– Date – February 12, 2013
– Send your cool ‘SCIENCE!’ shout-outs to
– Theme song by Steve Seamans of the Daisy Dillman Band. Get the song HERE.
– Thank you to everyone who has been purchasing books, Skepticality stuff, or using our Amazon link to help us!
Skepticism, Past and Future
– On February 5, 1897 the state of Indiana came close to legislating the value of pi, but were stopped by a Purdue professor.
– On February 22, 2010 the UK House of Commons issued an Evidence Check on Homeopathy.
– S. 3002, the Dietary Supplement Safety Act of 2010 was introduced February 4, 2010 but died in committee, despite support from a coalition called Supplement Safety Now .
– Tim spoke about skeptics' failure to lobby on behalf of this bill in my TAM 2012 plenary address: You Are The Future of Skepticism on the Internet.
– Secular Coalition for America monitors church-state issues in the U.S.
– NCSE's web site issues regular alerts on evolution and climate change legislation in the US.
– The new site titled Oppose Naturopathic Licensing collects alerts on that topic.
– The U.S. Congress has the Thomas database and a newer search engine called Congress.gov. These can be used to search for bills of interest to skeptics.
– Myron Getman of The Mad Skeptic blog recently blogged on bills in New York and in Vermont, and was one of the few to recommend skeptic action on S. 3002. He recommends directly searching your own state legislature's web sites directly.
– Govtrack and Sunlight Foundation's Scout on the other hand, can be set up to generate email alerts customized to your interest. Scout also includes state-level legislation as well as national.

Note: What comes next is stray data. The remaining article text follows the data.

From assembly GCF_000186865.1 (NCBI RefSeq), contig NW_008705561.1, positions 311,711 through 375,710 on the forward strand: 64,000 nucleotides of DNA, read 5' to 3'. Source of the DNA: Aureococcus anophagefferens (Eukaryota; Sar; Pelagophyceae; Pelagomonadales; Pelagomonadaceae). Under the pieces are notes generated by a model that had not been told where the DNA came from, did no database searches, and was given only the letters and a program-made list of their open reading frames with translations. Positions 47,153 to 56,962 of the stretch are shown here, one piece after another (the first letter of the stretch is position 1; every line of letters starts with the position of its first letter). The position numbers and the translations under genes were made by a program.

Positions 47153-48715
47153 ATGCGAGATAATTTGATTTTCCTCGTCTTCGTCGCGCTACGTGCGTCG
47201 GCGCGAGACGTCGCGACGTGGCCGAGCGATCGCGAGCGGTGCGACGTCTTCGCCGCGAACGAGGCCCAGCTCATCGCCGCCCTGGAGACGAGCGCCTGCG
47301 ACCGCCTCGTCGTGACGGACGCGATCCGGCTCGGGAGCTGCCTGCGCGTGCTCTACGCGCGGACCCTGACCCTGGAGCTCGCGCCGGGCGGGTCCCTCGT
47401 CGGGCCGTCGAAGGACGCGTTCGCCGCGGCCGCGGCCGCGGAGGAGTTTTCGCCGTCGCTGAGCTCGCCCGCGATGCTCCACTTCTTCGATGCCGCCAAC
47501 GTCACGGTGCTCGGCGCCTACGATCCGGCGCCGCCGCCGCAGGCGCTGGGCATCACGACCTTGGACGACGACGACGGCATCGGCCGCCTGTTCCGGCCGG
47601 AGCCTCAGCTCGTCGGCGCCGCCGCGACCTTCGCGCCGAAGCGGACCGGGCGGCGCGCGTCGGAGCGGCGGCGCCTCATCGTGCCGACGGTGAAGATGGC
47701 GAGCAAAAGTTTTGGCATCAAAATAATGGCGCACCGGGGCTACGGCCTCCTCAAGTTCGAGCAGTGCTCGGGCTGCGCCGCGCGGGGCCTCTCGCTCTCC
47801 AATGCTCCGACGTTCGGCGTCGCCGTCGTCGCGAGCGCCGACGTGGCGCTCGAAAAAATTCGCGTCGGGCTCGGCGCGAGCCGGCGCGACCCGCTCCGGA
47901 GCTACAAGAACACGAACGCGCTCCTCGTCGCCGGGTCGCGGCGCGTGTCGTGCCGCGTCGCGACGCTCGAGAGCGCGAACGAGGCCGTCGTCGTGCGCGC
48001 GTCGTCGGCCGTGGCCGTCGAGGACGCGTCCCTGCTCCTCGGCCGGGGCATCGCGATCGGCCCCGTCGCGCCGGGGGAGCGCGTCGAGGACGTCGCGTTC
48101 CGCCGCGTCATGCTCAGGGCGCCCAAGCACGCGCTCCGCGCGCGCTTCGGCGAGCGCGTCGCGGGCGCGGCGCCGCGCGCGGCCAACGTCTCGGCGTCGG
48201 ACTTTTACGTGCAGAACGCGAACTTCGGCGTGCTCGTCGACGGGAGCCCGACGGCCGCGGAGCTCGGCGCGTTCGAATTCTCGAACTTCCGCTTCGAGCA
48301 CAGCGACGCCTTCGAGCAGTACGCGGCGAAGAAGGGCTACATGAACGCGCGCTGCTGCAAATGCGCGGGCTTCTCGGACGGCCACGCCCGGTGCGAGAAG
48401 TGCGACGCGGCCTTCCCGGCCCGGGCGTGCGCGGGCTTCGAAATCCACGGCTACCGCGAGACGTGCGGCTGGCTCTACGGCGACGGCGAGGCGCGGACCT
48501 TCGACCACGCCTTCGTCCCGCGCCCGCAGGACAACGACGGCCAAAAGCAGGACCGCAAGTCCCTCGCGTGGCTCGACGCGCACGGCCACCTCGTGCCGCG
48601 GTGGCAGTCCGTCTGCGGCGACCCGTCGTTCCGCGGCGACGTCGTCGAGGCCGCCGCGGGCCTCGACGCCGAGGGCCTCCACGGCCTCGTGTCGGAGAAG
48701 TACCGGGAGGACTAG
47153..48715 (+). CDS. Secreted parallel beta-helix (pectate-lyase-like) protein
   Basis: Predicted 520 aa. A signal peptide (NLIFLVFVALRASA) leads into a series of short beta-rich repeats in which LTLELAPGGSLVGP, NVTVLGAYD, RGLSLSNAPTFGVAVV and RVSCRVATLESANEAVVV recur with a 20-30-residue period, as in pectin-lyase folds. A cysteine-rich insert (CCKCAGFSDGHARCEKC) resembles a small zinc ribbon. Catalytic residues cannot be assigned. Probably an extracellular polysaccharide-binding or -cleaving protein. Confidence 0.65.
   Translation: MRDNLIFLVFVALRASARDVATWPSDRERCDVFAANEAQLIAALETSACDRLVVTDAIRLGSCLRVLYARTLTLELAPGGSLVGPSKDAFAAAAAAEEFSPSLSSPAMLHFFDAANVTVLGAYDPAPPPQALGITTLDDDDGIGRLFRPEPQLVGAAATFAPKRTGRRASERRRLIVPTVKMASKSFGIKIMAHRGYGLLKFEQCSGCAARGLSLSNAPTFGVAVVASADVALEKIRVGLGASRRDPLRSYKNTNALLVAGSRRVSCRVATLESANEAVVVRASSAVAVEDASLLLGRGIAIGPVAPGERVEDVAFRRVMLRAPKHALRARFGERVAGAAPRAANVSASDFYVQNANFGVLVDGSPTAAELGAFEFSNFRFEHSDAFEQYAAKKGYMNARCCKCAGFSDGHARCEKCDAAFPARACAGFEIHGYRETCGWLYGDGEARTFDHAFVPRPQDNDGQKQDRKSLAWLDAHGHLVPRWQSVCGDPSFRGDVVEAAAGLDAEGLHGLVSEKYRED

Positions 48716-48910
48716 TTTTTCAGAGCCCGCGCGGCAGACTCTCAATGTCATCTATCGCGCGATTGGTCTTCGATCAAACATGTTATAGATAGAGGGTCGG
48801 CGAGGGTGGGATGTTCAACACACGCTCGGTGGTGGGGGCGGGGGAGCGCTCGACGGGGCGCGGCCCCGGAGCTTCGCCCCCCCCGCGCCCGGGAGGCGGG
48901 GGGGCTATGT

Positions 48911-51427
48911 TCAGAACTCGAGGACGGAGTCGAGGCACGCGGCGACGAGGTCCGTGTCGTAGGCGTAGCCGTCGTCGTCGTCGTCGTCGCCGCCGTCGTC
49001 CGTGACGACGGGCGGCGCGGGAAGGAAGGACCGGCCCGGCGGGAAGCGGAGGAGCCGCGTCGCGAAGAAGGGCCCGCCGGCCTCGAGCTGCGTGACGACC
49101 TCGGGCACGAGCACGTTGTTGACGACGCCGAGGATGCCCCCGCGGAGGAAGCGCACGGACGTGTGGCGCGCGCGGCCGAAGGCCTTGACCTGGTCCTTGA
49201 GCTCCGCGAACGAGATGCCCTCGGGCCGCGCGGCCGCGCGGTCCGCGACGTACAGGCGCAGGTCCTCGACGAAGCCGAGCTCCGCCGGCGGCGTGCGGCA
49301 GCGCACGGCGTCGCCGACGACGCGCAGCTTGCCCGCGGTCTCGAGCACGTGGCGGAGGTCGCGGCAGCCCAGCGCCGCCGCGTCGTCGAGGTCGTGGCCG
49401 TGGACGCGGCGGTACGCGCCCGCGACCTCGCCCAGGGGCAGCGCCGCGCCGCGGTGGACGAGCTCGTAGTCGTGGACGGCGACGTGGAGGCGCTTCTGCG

– Skeptic History facts are posted daily on social media find out where on this page at Tim's blog.
– The Skeptic's Dictionary has been online since 1994 and boasts more than 700 entries, many of them on scams that can make you richer.
– Read Bob's twenty tips on how to create your own pseudoscience.
– Bob Carroll's books include The Skeptic's Dictionary, Unnatural Acts: Critical Thinking, Skepticism, and Science Exposed!, and for kids 9 and up Mysteries and Science: Exploring Aliens, Ghosts, Monsters, the end of the world and other weird things.
– Paperbacks of Unnatural Acts and Mysteries and Science are available from lulu.com.
– The Skeptics Dictionary and Skeptic's Dictionary for Kids.
The News in Religion
– Devout Hindus gathered for one of the world's largest religious gatherings, that lasts 55 days.
– A Clarksville man said that he quit his job last week in order to save his soul.
– Amish ringleader in Ohio was sentenced to 15 years in prison.
– Heather's other podcasts:
Ardent Atheist on Twitter: @Ardentatheists and Skeptically Yours on Twitter: @SkepticallyYour.
– Follow Heather on Twitter: @HeatherHenderso.
Skpepticism and the Humanities
-Skeptical Humanities: "For the Love of Yeti, Bigfooters, Read a Primary Source."
– Skeptical Humanities: "Crypto-Creationism 2: Return of the Killer Crapgasm."
– "Ancient Mysteries: Bigfoot." A&E. Originally aired as season 1, episode 1 on 7 Jan. 1994, narrated by John Swanson. Narrated by Leonard Nimoy aired on season 4, ep. 18 on 15 May 1997.
– Byrne, Peter. The Search for Big Foot: Monster, Myth or Man? New York: Pocket, 1975.